‘Observation status:’ The term hospital patients should know

hospital artPatients, take note: Starting Oct. 1, those who spend more than 24 hours in the hospital could receive notice that they’ve been placed on something known as "observation status." It’s a technical term, but one that could mean the difference between having their recovery paid for -- or ending up with a hefty bill.

The notice is required under a new state law Gov. Dannel P. Malloy signed last week. It takes effect Oct. 1.

What does the new law do?

The law requires hospitals to let patients know -- verbally and in writing -- if they have been placed on “observation status.”

basicsObservation status is a way that hospitals classify patients for billing purposes. A patient who spends several days or several hours in the hospital could be considered on observation status -- or be considered admitted as an inpatient. To the patient, there’s often not a noticeable difference.

But the way a hospital classifies a patient can make a big difference when it comes to payment. Some health care coverage, including Medicare, treat care provided to inpatients differently than care provided to people who are not considered to have been admitted to a hospital -- potentially leaving patients on observation status with higher out-of-pocket costs for medication and other care.

The costs can be particularly high for people who go to a nursing home after the hospital stay to recover. Medicare will cover the cost of that nursing home stay for patients who spent at least three consecutive days as inpatients in a hospital. But Medicare won’t pay the nursing home bills for patients who were in the hospital but considered to be on observation status.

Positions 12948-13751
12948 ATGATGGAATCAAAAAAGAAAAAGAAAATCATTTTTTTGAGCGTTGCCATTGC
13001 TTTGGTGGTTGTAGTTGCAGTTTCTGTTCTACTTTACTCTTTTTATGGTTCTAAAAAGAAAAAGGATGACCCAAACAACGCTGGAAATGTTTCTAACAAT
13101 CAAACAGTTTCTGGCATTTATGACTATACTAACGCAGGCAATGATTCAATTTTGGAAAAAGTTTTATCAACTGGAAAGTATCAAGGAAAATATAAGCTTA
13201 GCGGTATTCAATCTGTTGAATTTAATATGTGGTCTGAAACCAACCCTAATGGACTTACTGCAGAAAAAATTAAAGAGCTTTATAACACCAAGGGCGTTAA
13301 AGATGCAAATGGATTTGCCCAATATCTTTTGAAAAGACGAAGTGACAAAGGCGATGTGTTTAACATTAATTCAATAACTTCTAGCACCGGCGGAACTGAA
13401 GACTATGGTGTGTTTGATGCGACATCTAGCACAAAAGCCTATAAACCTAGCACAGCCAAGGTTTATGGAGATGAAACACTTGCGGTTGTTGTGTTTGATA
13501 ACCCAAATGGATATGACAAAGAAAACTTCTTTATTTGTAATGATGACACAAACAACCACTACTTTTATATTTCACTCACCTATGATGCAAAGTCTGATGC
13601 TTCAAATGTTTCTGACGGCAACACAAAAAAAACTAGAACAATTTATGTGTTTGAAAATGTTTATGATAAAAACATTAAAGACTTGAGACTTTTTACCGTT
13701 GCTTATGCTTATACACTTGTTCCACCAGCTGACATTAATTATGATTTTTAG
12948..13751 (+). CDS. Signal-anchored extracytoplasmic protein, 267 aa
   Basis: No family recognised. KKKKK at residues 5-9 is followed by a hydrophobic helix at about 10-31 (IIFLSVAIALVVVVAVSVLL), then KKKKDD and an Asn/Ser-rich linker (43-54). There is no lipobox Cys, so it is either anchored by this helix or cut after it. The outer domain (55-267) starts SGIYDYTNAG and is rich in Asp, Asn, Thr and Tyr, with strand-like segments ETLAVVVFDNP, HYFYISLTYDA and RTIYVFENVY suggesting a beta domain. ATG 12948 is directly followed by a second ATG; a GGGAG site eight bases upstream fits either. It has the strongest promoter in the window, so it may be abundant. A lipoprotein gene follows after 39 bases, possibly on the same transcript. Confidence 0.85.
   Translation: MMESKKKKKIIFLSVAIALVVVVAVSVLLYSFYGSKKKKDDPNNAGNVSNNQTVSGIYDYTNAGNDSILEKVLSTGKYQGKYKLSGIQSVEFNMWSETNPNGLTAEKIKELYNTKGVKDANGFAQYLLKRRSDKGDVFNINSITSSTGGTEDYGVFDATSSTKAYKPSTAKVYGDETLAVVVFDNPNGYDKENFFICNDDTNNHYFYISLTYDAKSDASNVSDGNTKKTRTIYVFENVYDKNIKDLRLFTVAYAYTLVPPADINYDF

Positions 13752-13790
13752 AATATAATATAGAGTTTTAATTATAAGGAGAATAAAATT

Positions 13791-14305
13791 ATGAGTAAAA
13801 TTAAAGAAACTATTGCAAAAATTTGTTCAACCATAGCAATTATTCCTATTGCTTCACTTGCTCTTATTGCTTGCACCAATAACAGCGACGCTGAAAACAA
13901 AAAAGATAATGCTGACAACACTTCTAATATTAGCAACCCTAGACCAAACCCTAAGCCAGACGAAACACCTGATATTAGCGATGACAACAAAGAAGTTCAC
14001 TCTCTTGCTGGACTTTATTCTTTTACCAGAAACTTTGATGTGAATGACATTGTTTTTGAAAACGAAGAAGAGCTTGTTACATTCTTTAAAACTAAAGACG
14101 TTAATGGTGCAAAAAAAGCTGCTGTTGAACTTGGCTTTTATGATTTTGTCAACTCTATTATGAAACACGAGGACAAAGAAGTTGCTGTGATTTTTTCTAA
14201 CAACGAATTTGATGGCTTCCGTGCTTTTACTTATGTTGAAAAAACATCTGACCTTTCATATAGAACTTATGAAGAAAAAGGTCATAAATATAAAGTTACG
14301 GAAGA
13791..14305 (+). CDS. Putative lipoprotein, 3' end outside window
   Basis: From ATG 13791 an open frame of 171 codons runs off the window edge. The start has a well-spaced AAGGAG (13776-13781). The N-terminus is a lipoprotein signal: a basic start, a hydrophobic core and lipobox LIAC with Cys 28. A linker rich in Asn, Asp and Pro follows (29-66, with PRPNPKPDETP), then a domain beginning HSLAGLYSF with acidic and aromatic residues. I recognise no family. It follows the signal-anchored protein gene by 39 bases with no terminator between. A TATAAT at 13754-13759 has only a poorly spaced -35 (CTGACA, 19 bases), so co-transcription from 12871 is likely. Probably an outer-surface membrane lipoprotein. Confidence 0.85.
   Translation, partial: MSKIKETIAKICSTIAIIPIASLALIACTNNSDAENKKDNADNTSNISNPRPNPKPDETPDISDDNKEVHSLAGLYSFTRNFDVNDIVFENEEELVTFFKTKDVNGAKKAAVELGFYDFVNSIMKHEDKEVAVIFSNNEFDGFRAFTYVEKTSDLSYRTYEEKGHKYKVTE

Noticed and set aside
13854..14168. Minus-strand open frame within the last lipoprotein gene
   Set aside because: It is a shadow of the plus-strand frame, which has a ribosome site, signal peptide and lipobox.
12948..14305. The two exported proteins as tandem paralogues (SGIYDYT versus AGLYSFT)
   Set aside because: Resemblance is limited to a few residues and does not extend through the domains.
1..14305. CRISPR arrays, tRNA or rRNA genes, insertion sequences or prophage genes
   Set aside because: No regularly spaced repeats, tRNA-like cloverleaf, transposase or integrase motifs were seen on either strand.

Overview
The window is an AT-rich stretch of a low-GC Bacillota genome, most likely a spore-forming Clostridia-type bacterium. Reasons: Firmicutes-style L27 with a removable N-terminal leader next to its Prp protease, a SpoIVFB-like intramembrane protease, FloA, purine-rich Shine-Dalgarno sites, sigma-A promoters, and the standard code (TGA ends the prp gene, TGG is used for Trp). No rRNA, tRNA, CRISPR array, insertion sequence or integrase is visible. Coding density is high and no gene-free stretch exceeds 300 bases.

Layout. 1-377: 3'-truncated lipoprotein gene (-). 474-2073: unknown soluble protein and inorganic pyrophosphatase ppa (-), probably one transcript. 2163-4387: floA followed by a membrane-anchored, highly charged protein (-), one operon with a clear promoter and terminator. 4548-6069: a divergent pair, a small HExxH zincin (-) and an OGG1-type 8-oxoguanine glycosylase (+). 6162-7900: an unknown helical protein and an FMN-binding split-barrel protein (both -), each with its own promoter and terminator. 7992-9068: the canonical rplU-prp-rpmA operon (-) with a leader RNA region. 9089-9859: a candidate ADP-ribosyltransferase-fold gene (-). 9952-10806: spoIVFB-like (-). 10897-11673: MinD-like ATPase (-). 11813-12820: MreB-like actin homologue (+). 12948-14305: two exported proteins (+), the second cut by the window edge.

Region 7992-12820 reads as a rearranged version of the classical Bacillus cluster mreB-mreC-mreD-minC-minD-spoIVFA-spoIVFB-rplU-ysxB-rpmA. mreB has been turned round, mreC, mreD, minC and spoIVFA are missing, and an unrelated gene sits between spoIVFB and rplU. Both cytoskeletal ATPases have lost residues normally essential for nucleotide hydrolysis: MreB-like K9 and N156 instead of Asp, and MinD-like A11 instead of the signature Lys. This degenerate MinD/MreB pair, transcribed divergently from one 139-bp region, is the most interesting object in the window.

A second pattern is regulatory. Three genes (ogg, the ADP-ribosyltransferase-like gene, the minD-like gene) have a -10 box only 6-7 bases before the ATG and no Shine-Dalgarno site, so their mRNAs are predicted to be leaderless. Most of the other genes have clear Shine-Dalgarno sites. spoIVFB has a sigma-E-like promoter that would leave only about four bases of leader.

The new Connecticut law requires hospitals to notify patients who are placed on observation status, as well as to let them know that they are not admitted to the hospital, that the status could affect their Medicare, Medicaid or private insurance coverage for hospital services and medications, as well as care received after the hospital stay at home or in a nursing home. The notice must also recommend that patients get in touch with their health insurer or the state Office of the Healthcare Advocate to learn more about the implications of being on observation status.

The notice must be signed by the patient or his or her legal guardian, conservator or authorized representative.

What does the law NOT do?

The measure doesn’t prohibit hospitals from placing patients on observation status, and it doesn’t require Medicare or any other insurer to change how it pays for the hospital stay or subsequent care for patients considered to be on observation status.

Who does it affect?

Patients who are hospitalized.

Issues of patient costs related to observation status have largely been a problem for Medicare patients, but Judith Stein, executive director of the Mansfield-based Center for Medicare Advocacy, said it’s been increasingly an issue for privately insured patients too.

What started it?

Because of the way Medicare treats patients on observation status, many patients have ended up with bills of thousands of dollars for their recovery in nursing homes, unaware that they were not considered inpatients or would have to pay for their rehabilitation. In other cases, according to advocates, seniors have had to choose between forgoing recommended recovery at a nursing home or paying thousands of dollars for it out of pocket.